But that would be rather vulgar of her. She had breeding, right? Her mother had taught her to turn the other cheek, to act and not react. Not to mention, she was an adult. She was above such overtures. It was all in the past, and everything was better because of it. She was better because of it.

So, with that thought, she brought the blanket tighter around her and headed into the house. She had a birthday cake to make.


Jul 9, 2009
Author's Notes: Some events in this chapter and the next resemble moments in 3x12, Crossroads.


Chapter One

What was it exactly about Tuesday that made it absolutely unbearable?

Sydney Bristow pondered this as she made her way through the security checkpoints at the JTF Building Tuesday morning. Tuesday was the odd day of the week that could claim no thrill; it was the day after Monday, the beginning of the work week. It was right before Wednesday, the middle of the week where some of it was behind you and but the rest of it was in front of you, however you looked at it. Thursday was the last quiet day before the stimulating weekend, and Friday was the end of the work week. Saturday was devoted to the extracurriculars you wouldn’t dare partake in during the week, and Sunday was a day of relaxation before it all began anew. Tuesday was the oddball day of the week, and for some unforeseen reason, she felt it more than usual today.

Sydney walked through the pen of desks housing her fellow CIA agents, passing a smile here, volleying a hello there. All the while, her eyes scanned the room looking for that one person she wanted to see and yet wanted to avoid all at the same time.

And because it was Tuesday (if it had been Monday or Wednesday, she’d have found him without incident and avoided him, and if it had been Friday or Thursday, she’d have realized that looking for him was stupid and went to her own desk instead), she’d looked up at the exact moment he looked up and their eyes met.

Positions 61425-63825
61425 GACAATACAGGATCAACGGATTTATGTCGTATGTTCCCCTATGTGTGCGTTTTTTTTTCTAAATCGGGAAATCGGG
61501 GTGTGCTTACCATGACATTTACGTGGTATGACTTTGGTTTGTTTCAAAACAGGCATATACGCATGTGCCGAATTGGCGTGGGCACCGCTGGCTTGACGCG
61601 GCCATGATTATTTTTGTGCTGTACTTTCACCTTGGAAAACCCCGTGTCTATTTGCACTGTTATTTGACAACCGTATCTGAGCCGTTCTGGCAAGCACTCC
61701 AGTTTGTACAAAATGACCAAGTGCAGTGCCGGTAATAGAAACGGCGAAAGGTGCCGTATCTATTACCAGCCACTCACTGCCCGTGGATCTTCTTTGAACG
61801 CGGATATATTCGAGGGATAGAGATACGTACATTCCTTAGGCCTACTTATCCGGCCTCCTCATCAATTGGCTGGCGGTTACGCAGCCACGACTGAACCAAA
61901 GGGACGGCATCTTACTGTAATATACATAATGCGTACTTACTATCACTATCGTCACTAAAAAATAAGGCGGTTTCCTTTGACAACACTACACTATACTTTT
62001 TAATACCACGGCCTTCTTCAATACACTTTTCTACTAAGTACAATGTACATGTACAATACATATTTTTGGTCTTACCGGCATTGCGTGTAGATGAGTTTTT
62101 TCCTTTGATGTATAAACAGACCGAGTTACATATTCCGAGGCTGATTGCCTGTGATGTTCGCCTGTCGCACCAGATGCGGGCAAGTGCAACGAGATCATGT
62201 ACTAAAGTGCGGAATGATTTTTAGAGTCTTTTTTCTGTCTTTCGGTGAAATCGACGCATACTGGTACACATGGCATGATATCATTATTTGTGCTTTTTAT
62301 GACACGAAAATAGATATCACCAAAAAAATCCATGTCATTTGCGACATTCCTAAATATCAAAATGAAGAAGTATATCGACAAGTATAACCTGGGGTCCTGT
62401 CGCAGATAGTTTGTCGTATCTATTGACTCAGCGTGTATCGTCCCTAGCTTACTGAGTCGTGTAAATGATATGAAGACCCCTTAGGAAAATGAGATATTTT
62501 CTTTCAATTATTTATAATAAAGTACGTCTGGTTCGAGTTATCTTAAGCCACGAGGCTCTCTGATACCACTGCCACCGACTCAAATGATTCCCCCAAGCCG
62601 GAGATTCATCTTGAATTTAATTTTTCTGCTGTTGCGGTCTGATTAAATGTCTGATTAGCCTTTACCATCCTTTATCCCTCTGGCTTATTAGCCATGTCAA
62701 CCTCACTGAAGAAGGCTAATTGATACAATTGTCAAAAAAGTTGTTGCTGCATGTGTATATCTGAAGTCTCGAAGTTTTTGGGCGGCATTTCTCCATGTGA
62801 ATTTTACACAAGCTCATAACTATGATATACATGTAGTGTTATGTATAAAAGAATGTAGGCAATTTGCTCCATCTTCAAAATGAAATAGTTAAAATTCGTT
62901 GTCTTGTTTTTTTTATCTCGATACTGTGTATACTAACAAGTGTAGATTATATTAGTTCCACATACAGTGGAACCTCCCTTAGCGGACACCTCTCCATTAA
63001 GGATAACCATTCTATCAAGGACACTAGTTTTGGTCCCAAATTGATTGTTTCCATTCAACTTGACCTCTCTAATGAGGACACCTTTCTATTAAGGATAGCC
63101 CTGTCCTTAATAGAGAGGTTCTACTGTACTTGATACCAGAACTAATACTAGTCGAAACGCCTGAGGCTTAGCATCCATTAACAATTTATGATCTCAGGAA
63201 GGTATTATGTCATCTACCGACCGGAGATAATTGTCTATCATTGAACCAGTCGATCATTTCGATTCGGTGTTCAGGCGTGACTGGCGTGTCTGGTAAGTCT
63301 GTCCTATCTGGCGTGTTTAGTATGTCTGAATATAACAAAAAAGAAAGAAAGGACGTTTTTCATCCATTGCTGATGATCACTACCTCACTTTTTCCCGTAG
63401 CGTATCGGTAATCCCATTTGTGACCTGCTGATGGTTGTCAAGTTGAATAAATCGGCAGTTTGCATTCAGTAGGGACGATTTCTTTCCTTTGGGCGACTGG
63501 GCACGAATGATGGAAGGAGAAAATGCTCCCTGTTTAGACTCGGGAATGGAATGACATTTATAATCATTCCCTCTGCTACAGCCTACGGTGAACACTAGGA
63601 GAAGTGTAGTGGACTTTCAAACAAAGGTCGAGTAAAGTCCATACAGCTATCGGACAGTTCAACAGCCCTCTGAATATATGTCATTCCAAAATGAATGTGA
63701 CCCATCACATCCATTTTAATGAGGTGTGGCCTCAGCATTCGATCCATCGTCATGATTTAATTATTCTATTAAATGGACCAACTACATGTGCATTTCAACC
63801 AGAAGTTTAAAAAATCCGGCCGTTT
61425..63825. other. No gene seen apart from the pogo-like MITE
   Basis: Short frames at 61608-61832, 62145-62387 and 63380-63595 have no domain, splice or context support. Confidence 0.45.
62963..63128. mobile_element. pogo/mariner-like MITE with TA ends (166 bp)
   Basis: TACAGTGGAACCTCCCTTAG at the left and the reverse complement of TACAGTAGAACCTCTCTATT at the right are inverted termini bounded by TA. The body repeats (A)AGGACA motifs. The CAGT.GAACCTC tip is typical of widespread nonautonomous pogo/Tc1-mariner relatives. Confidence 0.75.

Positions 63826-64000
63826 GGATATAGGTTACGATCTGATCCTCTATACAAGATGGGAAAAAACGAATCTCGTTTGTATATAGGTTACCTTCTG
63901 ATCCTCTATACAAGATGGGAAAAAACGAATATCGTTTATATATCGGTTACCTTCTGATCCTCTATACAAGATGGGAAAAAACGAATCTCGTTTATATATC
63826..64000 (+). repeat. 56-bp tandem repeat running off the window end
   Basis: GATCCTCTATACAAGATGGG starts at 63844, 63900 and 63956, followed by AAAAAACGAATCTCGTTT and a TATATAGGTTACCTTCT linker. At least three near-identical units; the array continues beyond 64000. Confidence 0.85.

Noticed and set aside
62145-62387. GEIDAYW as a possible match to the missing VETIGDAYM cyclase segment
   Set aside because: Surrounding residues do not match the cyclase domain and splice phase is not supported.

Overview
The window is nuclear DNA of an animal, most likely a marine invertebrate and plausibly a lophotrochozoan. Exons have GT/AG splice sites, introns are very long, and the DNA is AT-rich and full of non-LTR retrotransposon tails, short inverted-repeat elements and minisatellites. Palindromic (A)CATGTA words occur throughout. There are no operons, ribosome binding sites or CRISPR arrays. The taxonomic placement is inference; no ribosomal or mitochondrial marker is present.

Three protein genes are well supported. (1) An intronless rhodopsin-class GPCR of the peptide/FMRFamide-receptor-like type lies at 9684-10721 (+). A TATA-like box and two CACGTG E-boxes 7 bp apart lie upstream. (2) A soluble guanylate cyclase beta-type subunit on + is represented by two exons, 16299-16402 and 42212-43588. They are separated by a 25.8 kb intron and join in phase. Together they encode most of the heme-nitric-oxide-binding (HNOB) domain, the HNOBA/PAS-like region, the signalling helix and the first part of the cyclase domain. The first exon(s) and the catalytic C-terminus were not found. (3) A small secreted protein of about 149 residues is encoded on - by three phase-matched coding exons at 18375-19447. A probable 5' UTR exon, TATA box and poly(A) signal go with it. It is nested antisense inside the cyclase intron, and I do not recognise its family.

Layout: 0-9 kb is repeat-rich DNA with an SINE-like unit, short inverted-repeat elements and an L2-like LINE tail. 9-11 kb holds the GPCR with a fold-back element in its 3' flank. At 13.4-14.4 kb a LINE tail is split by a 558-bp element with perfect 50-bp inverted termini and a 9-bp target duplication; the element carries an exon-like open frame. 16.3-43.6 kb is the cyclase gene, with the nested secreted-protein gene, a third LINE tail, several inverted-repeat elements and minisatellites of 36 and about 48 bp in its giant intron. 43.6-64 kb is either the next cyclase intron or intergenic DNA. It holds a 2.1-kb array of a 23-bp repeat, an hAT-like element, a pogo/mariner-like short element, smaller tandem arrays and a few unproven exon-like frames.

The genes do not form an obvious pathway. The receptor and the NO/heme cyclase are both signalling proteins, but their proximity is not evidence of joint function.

Sydney was not sure what had happened between her and Michael Vaughn over the past couple of weeks, but the dynamic between them had transformed. Now they could barely swap pleasantries with one another without Sydney catching the undercurrent of unease emanating from him. It was almost as if he had begun regarding her as an enemy, and a simple stare from her eyes made him uncomfortable.

The skin-bristling gaze held for a few humming moments before the voice of Eric Weiss broke through the invisible link between the former lovers.

“So are you going to just stare at him all day or are any actual words going to pass between you two?”

Sydney snapped out of it (and quite smoothly if she said so herself). She turned to Weiss with a wry smile. “Well, good morning to you, too.” As she spied Lauren Reed walking toward her husband, Sydney turned to Weiss, a question on her lips. “So how did the date with the redhead go last night? Any luck?”